And so while I was waiting, I would do twist outs. I would twist my hair every night and wear it curly when I didn't have an exam or a presentation and then wear it straight when I had to be in front of white people with my presentations for class and stuff. So there were all of those dynamics that were at play.
De: (slower, quieter) But when the uprising in Ferguson happened, I don't know, I just started to have enough. And the whole notion of hair just became this, I don't know, this overwhelming part of myself that seemed unnecessary to cause me so much stress. Like, why does this stress me out so much?
And I had watched this video by Zuckerberg, Facebook person, and he mentioned how he and Steve Jobs wear the same uniform every day. And part of it was that they decreased the amount of decisions and stress and choices that they had to make during the day so that they could make better choices for the things that they were creating for the world. And I started to think about that in terms of what are the things stressing me out on a daily basis? My hair and my clothes.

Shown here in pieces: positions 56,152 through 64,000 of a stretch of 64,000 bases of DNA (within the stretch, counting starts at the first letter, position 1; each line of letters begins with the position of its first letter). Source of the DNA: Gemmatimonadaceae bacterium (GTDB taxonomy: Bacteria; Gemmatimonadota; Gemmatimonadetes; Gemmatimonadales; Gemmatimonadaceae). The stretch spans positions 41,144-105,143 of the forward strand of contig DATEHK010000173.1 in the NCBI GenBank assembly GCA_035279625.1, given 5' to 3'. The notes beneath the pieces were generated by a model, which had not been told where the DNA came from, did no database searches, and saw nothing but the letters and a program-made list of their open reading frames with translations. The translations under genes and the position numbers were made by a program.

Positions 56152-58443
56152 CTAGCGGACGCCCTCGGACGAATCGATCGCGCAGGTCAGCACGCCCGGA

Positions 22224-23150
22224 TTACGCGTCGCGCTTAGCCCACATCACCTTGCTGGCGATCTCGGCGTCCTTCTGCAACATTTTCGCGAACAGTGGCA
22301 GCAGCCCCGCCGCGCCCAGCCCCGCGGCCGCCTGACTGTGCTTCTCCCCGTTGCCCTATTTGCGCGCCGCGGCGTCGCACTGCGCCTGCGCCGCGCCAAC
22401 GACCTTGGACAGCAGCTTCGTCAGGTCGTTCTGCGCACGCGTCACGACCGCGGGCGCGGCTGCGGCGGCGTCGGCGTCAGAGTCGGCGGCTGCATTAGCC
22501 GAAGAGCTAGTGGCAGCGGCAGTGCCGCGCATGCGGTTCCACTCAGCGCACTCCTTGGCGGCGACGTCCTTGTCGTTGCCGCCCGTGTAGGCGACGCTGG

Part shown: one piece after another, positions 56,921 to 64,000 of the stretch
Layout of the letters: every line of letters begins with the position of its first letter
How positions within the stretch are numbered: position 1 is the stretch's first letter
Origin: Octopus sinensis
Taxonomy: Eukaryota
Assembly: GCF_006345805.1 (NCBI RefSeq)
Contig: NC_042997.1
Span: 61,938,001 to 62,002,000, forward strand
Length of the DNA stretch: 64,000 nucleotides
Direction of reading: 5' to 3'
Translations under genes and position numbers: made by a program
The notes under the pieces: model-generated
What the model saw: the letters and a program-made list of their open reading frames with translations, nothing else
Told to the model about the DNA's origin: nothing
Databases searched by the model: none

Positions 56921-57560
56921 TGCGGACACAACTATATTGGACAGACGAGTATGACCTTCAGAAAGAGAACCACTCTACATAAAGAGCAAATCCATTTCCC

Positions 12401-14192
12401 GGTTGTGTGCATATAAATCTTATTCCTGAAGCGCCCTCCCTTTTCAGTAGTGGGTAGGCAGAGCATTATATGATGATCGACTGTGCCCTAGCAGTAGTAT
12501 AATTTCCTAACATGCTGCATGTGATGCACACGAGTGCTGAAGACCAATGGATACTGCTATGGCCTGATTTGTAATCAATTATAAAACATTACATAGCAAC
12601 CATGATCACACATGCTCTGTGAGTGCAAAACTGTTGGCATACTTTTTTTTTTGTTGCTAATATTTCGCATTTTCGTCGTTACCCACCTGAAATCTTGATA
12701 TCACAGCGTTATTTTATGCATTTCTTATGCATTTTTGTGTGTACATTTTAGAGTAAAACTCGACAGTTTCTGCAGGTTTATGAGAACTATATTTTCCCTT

Karen: Wow. Treasure: Mmm.
De: During the uprising, you know, during like being a protester and organizer on the ground and stuff. I found myself wearing black. Like, that's what I transitioned my whole wardrobe towards wearing black. And in May of 2016, I finally had the nerve to, the urge to finally go for the big chop, but in the midst of that I would just pull my hair up all the time. It was like, here's a bun, that's all I got. I'm not going to worry about it, I'm not going to stress myself out.